As the debate is usually framed, we are confined to but four positions. First, according to the standard schema, there are only two stances on the question of whether Vatican II broke with Catholic tradition (yes or no). Then, right after that, there are two further subsidiary positions one must take, to affirm or decry the initial conclusion (good or bad). Thus, one option holds that Vatican II seamlessly continues the Church’s past, and should be praised for keeping the faith. (The late Avery Cardinal Dulles is often taken as the premier defender of this position, although his actual conclusion is more subtle.)Fr. Zuhlsdorf, "A reflection on rupture" (WDTPRS, March 12, 2009), furnishes the following mental assignment:
The second position equally concedes Vatican II’s continuity with the Church’s past, but is for that reason to be lamented. (Hans Küng comes close to that view; indeed he wrote his book The Church while the Council was still in session to offer an alternative to Lumen gentium, the Council’s Dogmatic Constitution on the Church, which he thought was too hidebound in its attachment to the past).
A third position holds that Vatican II represents a break with the Church’s past and should be praised for doing so. (John O’Malley’s recent book What Happened at Vatican II likes this posture.)
Finally, a fourth position agrees with the disruption thesis and loudly complains about it. (Such is the basis for the Lefebvrist schism.)
But surely the reality is more complicated than these too-neat options can allow. Why cannot Vatican II be seen as both continuous with and yet also a departure from the Church’s ancient tradition? Isn’t that true, after all, of all the major and historic councils? Doesn’t a more nuanced assessment do less violence to the historical record than the procrustean options outlined above? Although Benedict is famous in the world press for holding to what he calls the “hermeneutics of continuity,” his own position is actually far subtler than such a tagline would indicate (which is partly why in lifting the excommunications he was so readily misunderstood).
In fact, in the very speech he gave to the Roman Curia, December 22, 2005, that made the “hermeneutics of continuity” so famous as a phrase, he openly admitted that Vatican II represents a rupture of some kind (why else the controversy?). But for him it was a rupture that paradoxically revealed the Church’s fidelity to her truest identity: A discontinuity was revealed, he said to the Curia, “but [it was one] in which, after the various distinctions between concrete historical situations and their requirements had been made, the continuity of principles proved not to have been abandoned.”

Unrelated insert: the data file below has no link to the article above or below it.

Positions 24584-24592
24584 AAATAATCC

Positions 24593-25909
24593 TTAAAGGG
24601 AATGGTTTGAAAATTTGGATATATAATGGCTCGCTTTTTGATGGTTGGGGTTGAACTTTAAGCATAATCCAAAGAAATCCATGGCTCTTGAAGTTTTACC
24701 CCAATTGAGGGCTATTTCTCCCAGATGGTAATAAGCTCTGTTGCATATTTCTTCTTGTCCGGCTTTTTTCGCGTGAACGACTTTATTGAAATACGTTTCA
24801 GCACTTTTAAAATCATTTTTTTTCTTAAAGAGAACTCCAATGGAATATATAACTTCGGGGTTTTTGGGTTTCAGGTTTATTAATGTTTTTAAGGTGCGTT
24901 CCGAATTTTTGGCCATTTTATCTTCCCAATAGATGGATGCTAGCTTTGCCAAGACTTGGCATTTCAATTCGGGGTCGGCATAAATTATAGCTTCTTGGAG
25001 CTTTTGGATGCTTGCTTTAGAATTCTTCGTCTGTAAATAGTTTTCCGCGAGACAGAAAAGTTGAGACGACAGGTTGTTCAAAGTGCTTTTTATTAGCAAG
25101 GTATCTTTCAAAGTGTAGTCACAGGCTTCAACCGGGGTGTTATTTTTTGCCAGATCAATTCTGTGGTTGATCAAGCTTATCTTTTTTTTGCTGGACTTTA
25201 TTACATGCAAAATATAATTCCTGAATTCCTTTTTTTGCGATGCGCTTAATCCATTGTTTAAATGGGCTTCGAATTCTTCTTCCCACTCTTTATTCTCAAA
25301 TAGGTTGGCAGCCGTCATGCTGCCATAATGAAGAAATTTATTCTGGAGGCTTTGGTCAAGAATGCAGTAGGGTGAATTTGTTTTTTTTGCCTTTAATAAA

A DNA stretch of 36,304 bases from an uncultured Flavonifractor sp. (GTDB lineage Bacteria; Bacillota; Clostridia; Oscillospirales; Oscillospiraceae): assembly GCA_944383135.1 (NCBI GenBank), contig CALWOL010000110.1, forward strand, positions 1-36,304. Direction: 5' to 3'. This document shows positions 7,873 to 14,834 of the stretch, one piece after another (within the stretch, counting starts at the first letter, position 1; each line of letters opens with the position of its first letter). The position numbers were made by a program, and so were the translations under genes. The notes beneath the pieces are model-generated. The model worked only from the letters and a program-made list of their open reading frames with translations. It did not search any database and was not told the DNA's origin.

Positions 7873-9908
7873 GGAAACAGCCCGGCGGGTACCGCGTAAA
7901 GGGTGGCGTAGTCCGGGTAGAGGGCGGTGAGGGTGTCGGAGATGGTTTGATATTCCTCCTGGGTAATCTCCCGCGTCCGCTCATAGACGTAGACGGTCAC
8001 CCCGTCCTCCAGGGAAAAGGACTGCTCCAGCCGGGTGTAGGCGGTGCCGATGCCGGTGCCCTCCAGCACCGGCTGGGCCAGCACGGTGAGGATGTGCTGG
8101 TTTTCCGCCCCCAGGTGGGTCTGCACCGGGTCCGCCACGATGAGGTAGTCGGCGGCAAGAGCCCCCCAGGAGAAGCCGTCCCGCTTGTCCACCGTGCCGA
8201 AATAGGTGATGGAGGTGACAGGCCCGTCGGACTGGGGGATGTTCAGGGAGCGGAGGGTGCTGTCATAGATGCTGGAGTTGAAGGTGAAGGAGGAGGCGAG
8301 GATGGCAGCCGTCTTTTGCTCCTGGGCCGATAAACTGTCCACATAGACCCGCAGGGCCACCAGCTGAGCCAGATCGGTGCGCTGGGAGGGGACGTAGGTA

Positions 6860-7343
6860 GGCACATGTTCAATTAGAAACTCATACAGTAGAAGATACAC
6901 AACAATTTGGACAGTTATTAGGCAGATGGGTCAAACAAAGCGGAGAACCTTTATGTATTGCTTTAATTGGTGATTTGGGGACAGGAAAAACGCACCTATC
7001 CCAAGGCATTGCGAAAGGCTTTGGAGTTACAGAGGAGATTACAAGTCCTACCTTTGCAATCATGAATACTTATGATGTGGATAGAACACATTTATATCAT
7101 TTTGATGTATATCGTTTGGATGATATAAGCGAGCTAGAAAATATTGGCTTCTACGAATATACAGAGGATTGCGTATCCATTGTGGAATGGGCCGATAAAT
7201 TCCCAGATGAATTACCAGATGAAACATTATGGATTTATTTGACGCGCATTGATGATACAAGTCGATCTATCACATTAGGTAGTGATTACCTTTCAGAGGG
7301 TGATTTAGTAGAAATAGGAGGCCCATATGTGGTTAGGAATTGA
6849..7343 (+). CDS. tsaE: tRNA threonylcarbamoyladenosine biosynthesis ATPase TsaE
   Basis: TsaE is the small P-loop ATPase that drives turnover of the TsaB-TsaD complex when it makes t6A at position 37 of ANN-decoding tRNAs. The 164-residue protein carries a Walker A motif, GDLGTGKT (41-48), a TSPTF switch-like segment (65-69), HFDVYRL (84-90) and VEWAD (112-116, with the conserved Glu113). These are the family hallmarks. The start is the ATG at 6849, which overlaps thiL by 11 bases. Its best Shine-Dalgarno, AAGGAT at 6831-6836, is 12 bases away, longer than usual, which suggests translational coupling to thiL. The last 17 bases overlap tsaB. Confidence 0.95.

To those stuck in the usual two categories provided by secular journalism, the pope will sound here like he is trying to have it both ways. But for Benedict, unless we can accurately categorize the various changes brought about by the Council in different terms, we will continue to misinterpret it. In other words, the issue of continuity vs. discontinuity only gets us to the beginning of the debate, not to its end.
Let me propose something to think about.Some of the combox comments are worth reading if you have the time.
The Holy Father has made his pontificate in part a reflection on continuity.
This commitment to restore a proper interpretive principle is the fruit of decades of observation and reflection from a unique, privileged vantage point.
Will you stipulate now that "rupture", lack of "continuity" is a bad thing?
The obvious type of rupture and discontinuity is in the form of a break with the past. Progressivists see the Council, for example, as a break with the past, a new theological, ecclesiological starting point. They do great harm by working from this view. If you take insufficient positive consideration of the past, you work great harm.
Another type of rupture, less obvious, comes from those who defend the past while not taking sufficient account of present progress or the possibility of authentic development without substantive change in doctrine. Those who freeze the Church and deny the possibility of broadening our theological reflection do great harm. The world does in fact present new exigencies even if human nature doesn’t "mature" out of its perennial needs – as many progressivists falsely assume.
Rupture from the past. Rupture from the future.
Rupture from the future is easier to correct. Rupture from the past is the more dangerous.
After all, it is part of the warp and weft of the Church’s nature to tend toward the unchanging, to resist the effects of that which shifts and is never fixed, and to guide the wider world toward her Lord, who is the same yesterday, today and tomorrow.
[Hat tip to J.M. for the Fr. Oakes link.]